Richard Murphy was not just a friend of Archipelago and of the Clutag Press. Through his first collection of poems Sailing to an Island (1963), he was a key figure in the history of the entire venture, a founding father in what we might call the archipelagic turn, taken so notably also by Norman Ackroyd and by Tim and Mairead Robinson. Andrew McNeillie’s An Aran Keening (2001), given him by Bernard and Heather O’Donoghue, was he wrote in June 2016 ‘the last prose work I have read from cover to cover with joy all the way’ and on its author’s birthday 12 August that year ‘What a good decision you made at the age of 22, it seems to me, to “chuck up everything and just clear off” – not to Woodstock but to Inishmore for a wild cold winter, and to have the discipline to keep notes from which later to produce a book composed like poetry with style, clarity and wit.’ To say he knew how to be kind is a massive understatement. He was a most delightful and generous-spirited man to have dealings with. In return I wrote the poem here. At his bidding it is to appear as the epigraph to a collection of essays about his work, Making Integral edited by Ben Keatinge and forthcoming – now sadly too late for its subject to hold it in his hand – from Cork University Press. (It recently appeared in Making Ends Meet, published by Guillemot Press.) The day of his death is surely a dark cold day, and hard indeed to think of him crossing the Sound for the last time to the High Island where there is absolutely no email or mobile phone connection, I’m told.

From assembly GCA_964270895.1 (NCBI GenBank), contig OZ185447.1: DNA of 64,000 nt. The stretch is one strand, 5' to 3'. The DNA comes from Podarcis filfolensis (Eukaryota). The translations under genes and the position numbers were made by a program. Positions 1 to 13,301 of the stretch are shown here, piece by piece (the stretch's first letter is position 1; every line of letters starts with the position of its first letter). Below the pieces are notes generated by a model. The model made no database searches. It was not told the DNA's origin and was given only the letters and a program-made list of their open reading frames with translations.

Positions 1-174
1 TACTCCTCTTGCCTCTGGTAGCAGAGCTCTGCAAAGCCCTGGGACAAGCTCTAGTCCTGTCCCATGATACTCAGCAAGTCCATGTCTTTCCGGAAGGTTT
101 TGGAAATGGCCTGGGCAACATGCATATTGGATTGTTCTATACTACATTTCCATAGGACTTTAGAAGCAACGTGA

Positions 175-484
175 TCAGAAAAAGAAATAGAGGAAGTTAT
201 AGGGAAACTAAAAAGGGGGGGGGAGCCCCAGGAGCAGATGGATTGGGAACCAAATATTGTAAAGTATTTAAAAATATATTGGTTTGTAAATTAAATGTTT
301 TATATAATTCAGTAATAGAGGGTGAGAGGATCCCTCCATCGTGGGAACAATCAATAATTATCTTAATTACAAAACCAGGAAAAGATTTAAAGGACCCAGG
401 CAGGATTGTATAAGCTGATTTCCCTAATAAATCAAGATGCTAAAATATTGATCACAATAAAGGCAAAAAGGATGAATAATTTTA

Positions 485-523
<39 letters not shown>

Between our roads, a handful of years,
and then the past all round these shores
haunted by the ghost of the Ave Maria
telling the epic of the Cleggan Disaster
holding today up to yesterday’s mirror –
the world kept afloat by running repairs.
The landlady of Oliver’s Seafood Bar
calls in mirth (from a tale or song of long ago?)
‘Your heart beats when you hear my name,’
she laughs and tells it him again, ‘Joe, Joe,
your heart beats when you hear my name.’
So Cleggan resounds, the day set fair
waiting for the ferry. And my head full
of memories of sailing to an island –
of corncrakes in the month of June
grinding out their tuneless tune:
such unlikely music. My heart unmanned
to hear it once more, to hear it still
on Inishbofin by Cromwell’s fort
and the blind tower, as the ferry departs
and leaves me caught in ’68 and ’69 again,
days on the cusp of violence as they were,
reminded of all those broken hearts
from ‘Droit de Seigneur’ to Aughrim –
holding yesterday up to today’s mirror
and reading in its guilt-edged frame
the old story of a poet’s prescience
who saw tomorrow the day before.
Small wonder then that I should say:
my heart beats when I hear his name.